7. There are several such events planned in diffrent communities.
    Here is an oponion about this issue, enjoy:
    Ignoring the underlying problem hinders a sustainable solution.

  8. Anon 11:58:

    I rarely remove comments, but I am tempted. I would say that your remarks are LH, but that would mean that they are true, which I disagree.

    All RMS meant by "extension of Citifield" was that the Grand Asifa was the turning point, the rallying of Klal Yisroel against the evils of the Internet. Yet it is now up to each community to form its own guidelines. What works for Bnei Brak doesn't necessarily work for Flatbush. The mini rallies that will now take place in various cities are certainly an extension of CitiField.

    As for his Drosho, I don't think he was feeling too well. He looked frail. Remember, not too long ago he was hospitalized.

    I liked his vort on Tihiyu. I'm scratching my head what is bothering you.

    As for being in our out of touch, I would say he is IN. The Grand Asifa was strongly backed by him, and he put in much Koach. Only someone who is in touch with reality could work so hard on an issue when he is not feeling well.

    1. Each of the first three speakers very thoughtfully and effectively addresed the widespread complaints about Citifield -- that it failed to adequately address English speakers (though virtually all computer users speak English) that it dienfranchised women (even though they are a very natural ally in this effort), that it was short on specifics (despite assurances that technical issues would be addressed), etc. Despite the best of intentions, Citifield was widely viewed as a failure because it made gedolim look like they were out of touch with the real life situation. By insisting that Citifield was wonderful the mashgiach regretably undermined his effectiveness. I do appreciate his mesiras nefaeh in coming depite health issues and wish him a refuah she'lema....and a huge yasher koach for his efforts in leading this important initiative.

  9. You wrote:
    "Yet it is now up to each community to form its own guidelines. What works for Bnei Brak doesn't necessarily work for Flatbush."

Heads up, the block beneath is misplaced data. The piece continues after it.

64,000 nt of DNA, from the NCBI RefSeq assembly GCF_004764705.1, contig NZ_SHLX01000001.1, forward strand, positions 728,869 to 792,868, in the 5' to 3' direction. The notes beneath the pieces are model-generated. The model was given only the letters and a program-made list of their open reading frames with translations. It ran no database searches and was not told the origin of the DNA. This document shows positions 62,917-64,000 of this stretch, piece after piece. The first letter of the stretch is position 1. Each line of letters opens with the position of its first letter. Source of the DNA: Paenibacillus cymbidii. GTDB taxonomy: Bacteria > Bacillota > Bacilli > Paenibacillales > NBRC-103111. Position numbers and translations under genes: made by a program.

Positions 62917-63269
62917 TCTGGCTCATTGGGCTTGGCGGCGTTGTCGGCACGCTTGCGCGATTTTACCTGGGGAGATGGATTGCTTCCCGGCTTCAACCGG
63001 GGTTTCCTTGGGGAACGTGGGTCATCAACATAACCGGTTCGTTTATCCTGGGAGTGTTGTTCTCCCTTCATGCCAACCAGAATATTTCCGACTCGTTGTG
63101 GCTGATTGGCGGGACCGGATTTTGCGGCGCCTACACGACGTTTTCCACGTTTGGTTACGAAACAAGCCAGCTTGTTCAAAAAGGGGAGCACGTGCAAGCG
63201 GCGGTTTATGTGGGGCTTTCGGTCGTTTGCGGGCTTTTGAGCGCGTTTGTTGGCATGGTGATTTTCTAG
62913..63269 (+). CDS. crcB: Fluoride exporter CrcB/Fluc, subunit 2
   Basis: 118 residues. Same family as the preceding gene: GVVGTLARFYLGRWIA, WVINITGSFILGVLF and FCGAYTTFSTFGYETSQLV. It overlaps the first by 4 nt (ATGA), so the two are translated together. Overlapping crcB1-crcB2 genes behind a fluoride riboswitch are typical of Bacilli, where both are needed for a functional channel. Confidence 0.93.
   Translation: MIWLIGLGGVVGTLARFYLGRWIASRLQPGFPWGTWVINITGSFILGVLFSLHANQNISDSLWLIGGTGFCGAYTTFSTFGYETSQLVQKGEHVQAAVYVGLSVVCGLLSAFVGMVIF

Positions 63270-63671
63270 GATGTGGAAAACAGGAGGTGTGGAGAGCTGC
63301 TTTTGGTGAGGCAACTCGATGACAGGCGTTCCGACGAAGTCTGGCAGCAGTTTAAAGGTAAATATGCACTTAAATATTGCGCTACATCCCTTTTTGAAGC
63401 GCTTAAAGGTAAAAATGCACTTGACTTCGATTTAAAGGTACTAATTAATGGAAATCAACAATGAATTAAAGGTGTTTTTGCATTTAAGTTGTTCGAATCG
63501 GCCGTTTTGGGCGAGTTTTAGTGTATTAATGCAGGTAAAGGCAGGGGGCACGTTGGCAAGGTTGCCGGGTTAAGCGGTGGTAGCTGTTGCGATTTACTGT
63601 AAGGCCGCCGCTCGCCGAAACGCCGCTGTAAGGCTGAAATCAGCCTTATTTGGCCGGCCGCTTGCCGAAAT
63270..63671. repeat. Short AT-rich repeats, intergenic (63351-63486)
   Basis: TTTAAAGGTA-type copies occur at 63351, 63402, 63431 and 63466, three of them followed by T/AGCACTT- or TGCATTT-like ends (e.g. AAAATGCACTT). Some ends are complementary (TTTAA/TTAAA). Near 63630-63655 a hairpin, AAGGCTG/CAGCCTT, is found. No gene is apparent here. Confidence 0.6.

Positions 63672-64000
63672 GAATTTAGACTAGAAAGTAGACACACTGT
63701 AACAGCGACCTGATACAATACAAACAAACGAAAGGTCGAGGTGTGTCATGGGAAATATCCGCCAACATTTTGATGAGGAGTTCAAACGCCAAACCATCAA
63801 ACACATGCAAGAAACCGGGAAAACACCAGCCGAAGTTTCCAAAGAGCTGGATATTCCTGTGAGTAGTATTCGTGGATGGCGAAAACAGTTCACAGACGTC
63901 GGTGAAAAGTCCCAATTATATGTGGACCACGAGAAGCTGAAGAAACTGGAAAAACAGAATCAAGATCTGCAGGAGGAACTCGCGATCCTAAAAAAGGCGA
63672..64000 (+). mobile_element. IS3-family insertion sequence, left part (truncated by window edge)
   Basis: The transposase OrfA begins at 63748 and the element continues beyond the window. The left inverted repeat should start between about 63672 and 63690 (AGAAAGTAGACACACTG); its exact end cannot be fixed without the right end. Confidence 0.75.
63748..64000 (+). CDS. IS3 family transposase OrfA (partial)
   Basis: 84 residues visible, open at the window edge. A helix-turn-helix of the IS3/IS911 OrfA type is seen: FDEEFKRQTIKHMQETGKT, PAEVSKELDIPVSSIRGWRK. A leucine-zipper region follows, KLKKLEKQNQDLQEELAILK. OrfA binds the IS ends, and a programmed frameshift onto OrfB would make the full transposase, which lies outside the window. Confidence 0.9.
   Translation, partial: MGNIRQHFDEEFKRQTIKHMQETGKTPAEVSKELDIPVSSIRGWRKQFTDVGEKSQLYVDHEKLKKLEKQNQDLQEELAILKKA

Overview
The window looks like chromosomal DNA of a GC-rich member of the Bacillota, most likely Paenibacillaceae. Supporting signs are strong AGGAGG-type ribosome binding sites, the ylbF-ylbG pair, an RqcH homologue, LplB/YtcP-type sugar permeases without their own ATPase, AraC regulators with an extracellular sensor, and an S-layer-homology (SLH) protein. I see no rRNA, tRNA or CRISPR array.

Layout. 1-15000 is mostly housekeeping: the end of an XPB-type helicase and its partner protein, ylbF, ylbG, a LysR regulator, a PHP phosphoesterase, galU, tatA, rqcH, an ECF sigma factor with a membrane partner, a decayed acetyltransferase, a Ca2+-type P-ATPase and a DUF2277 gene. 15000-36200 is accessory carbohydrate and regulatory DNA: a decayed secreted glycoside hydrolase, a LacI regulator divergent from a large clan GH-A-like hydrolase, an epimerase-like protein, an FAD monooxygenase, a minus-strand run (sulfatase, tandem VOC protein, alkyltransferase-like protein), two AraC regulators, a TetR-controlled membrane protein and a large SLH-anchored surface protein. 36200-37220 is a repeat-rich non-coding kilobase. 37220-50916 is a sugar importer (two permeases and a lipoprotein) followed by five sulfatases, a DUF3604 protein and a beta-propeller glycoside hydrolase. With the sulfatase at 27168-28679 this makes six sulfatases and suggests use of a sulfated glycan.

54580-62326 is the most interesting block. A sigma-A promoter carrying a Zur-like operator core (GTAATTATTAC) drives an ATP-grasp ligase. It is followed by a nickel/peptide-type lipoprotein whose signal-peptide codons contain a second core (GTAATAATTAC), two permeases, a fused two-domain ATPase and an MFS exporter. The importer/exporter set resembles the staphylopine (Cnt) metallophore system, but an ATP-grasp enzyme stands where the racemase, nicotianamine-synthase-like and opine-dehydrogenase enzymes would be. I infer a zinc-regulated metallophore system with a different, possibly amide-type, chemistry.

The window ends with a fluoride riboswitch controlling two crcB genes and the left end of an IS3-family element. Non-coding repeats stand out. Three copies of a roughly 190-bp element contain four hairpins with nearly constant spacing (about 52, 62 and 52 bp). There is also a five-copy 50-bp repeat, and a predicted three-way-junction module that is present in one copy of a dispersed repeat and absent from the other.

I don't disagree with what you say needs to be done, but don't understand how this constitutes an extension of the Citifield Asifa.

    The Citifield Asifa declared that no one is permitted to have Internet in their home, even with a filter, and that all children from such homes must be expelled from yeshiva. This was unequivocal and Rabbi Wachsman declared that this psak was binding on all of Clal Yisroel, presumably including all yeshivos.

    According to Rav Wachsman, whoever goes against this has no chelek in Olam Haba.

    To say that the Flatbush Asifa is an extension is disingenuous, to say the least.

  10. Shlomo:

    In my opionion, the Citifield Asifa was "hijacked" by Chasidim. They decided on who would speak and in what language.

    So you ask an excellent question. Yet the Internet is something that is not a one size fits all for every community. In Eretz Yisroel, ball playing is frowned upon, if not outright Asur. What works in Williamsburg does not work in Flatbush, and vice versa.

    Even in Flatbush, some Yeshivos are already posting their criteria. Kollel fellows will probably face stricter restrictions over Baal HaBaatim.

    My understanding is that Rav Wosner retracted some of what he said, but we probably have no way of knowing if that is true.

    It is very difficult to Pasken outside one's own area.

    Why don't you call Rabbi Wachsman and ask him your question? Please report back here.

  11. Last time I checked hijacking was a criminal activity. Just what are you suggesting?

    I'm sticking to my guns. No hijacking involved. It was a case of proportional representation.

  12. Well, what starts out as a good idea gets "hijacked" when too many cooks spoil the broth. Had the original plans taken root, we probably wouldn't have had a Flatbush Asifa, as the Citifield event would have invited women,would have had English speakers, would have provided practical advice...